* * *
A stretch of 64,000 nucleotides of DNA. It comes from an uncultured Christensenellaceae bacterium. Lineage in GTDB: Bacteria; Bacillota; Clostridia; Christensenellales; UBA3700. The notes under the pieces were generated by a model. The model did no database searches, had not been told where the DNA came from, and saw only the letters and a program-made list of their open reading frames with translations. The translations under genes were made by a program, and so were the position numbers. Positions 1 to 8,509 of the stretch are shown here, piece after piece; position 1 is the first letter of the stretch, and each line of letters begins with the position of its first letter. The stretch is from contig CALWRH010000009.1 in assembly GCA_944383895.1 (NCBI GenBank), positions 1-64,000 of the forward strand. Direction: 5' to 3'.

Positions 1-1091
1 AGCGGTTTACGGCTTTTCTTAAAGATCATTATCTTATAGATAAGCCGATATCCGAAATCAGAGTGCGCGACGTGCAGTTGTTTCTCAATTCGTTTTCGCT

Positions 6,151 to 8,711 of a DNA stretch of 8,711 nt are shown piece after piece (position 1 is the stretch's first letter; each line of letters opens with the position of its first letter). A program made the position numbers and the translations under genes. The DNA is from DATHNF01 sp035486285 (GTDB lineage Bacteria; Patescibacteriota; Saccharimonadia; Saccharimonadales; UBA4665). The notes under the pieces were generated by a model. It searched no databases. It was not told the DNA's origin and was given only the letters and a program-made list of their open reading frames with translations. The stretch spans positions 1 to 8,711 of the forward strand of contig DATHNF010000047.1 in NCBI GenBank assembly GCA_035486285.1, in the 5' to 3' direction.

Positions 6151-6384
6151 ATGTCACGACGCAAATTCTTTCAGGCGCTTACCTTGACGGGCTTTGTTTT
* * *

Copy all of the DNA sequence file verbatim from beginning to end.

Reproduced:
A stretch of 64,000 nucleotides of DNA. It comes from an uncultured Christensenellaceae bacterium. Lineage in GTDB: Bacteria; Bacillota; Clostridia; Christensenellales; UBA3700. The notes under the pieces were generated by a model. The model did no database searches, had not been told where the DNA came from, and saw only the letters and a program-made list of their open reading frames with translations. The translations under genes were made by a program, and so were the position numbers. Positions 1 to 8,509 of the stretch are shown here, piece after piece; position 1 is the first letter of the stretch, and each line of letters begins with the position of its first letter. The stretch is from contig CALWRH010000009.1 in assembly GCA_944383895.1 (NCBI GenBank), positions 1-64,000 of the forward strand. Direction: 5' to 3'.

Positions 1-1091
1 AGCGGTTTACGGCTTTTCTTAAAGATCATTATCTTATAGATAAGCCGATATCCGAAATCAGAGTGCGCGACGTGCAGTTGTTTCTCAATTCGTTTTCGCT

Positions 6,151 to 8,711 of a DNA stretch of 8,711 nt are shown piece after piece (position 1 is the stretch's first letter; each line of letters opens with the position of its first letter). A program made the position numbers and the translations under genes. The DNA is from DATHNF01 sp035486285 (GTDB lineage Bacteria; Patescibacteriota; Saccharimonadia; Saccharimonadales; UBA4665). The notes under the pieces were generated by a model. It searched no databases. It was not told the DNA's origin and was given only the letters and a program-made list of their open reading frames with translations. The stretch spans positions 1 to 8,711 of the forward strand of contig DATHNF010000047.1 in NCBI GenBank assembly GCA_035486285.1, in the 5' to 3' direction.

Positions 6151-6384
6151 ATGTCACGACGCAAATTCTTTCAGGCGCTTACCTTGACGGGCTTTGTTTT